Did you know that fruit flies are being used to help to find a cure for Parkinson’s Disease? This is one of the topics currently being researched at Northumbria University which will be under discussion at a special event celebrating women working in science this weekend.
The Soapbox Science event, being held at Grey’s Monument on Saturday 18 June, is specially designed to bring fascinating scientific work from female academics to the public in new and accessible ways.
Northumbria academics, Dr Tora Smulders-Srinivasan and Dr Amanda Jones from the University’s Department of Applied Sciences, will join academics from Newcastle, Durham and Bradford Universities at the event. They will take to the soapbox to share their research into how racing fruit flies against each other can help with studies of brain disease, and how your garden soil is filled with antibacterial properties.
Other talks at the event will include looking at the batteries of the future, how human-made noise can affect marine animals and how your teeth can give clues about your health.
Research Fellow, Dr Smulders-Srinivasan, explained: “Soapbox Science is an excellent event designed to promote science as a career for women, as well as educating the public into some of the innovative research happening in their local universities.
“My particular talk will look at my research into Parkinson’s Disease. People may not be aware, but there are many similarities between human genes and fruit fly genes – the typical flies that buzz around your bins – so we can learn a lot from flies about how their motor skills can be impaired by genetic disorders.
“As gene defects can impact on movement, which is one of the primary symptoms of Parkinson’s, my research specialises in looking at how flies with different levels of genetic impairment perform in time trials. By placing them in test tubes and racing them against each other, we can see how certain levels of genetic impairment can impact on mitochondria and neurons. This will help to inform how future drugs can be used to treat Parkinson’s Disease.”
The Newcastle Soapbox Science event is one of 16 events being held across the UK between May and September. The events bring cutting edge research out of universities and onto the streets, with inspirational female speakers engaging in conversations with the public about their work to encourage people to engage with, and think about careers in, science.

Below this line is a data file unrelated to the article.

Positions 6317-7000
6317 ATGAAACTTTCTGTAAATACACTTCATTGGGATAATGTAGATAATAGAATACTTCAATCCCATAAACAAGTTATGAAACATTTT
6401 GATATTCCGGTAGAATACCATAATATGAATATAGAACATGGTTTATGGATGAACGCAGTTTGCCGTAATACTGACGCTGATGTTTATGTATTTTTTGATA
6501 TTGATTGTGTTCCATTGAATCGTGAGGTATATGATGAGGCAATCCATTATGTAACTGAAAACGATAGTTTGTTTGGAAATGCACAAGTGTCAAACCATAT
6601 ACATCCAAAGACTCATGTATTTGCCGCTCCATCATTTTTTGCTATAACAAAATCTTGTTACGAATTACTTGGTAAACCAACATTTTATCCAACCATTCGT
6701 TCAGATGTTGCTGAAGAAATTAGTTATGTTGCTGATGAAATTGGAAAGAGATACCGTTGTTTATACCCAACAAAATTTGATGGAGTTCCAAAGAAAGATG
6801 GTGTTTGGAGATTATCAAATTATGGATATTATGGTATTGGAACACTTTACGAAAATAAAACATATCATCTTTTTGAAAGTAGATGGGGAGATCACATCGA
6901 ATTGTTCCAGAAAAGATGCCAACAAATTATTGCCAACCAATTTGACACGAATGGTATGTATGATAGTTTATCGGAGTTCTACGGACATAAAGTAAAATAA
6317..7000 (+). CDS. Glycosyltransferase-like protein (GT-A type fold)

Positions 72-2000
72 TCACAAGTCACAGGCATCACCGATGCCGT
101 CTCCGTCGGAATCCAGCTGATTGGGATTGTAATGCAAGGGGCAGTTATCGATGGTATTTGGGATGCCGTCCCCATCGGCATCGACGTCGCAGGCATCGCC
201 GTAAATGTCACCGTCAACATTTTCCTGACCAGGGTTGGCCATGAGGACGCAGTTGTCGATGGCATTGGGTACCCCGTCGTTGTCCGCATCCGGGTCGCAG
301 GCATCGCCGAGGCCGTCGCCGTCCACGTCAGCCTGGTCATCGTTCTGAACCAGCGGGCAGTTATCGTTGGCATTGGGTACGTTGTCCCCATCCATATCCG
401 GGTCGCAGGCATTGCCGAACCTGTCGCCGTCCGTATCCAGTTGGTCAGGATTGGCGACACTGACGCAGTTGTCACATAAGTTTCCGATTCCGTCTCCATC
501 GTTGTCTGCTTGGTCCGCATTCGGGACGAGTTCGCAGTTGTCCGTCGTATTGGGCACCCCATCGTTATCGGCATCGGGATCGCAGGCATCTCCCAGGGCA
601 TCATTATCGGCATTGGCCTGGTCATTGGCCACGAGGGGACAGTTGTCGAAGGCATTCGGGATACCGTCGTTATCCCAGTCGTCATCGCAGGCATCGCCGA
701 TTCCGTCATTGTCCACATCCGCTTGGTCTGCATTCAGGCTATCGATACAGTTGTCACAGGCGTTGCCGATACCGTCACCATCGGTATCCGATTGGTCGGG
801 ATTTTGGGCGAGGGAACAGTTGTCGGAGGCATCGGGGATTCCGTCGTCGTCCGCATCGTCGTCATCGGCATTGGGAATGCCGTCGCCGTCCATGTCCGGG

Northumbria University is currently running a major three-year £1.2 million project, Think Physics, to help to engage more young people – especially girls and those from under-represented groups – into studying science, technology, engineering, maths and medicine (STEMM) subjects. The project was partly inspired by a report from the Institute of Physics which revealed that only 21% of physics students at UK universities are female.
The University also recently received the prestigious national Athena SWAN bronze award in recognition of its commitment to supporting women’s academic careers in STEMM disciplines.
Professor Dianne Ford, Executive Dean of Northumbria’s Faculty of Health and Life Sciences, is one of the organisers of the Newcastle Soapbox Science event. She said: “It’s hugely important for women working in science to showcase their work to the public. Science opens the doors to the most incredible careers for young women and this is an excellent opportunity for female academics to take to the public stage and help to inspire the next generation of female scientists and engineers. It was a competitive process to be selected to speak at this event, so I’m delighted that Northumbria academics have been chosen to take part.”
The Newcastle Soapbox Science event will be held at Grey’s Monument on Saturday 18 June between 12 noon and 3pm. The event is free of charge and all are welcome to come along and participate.
Soapbox Science is a nationwide initiative which aims to bring science to the people and challenge gender stereotypes in science careers, promoting the visibility of women in science. Soapbox Science events are part-funded by the Science and Technology Facilities Council. For more information, visit www.soapboxscience.org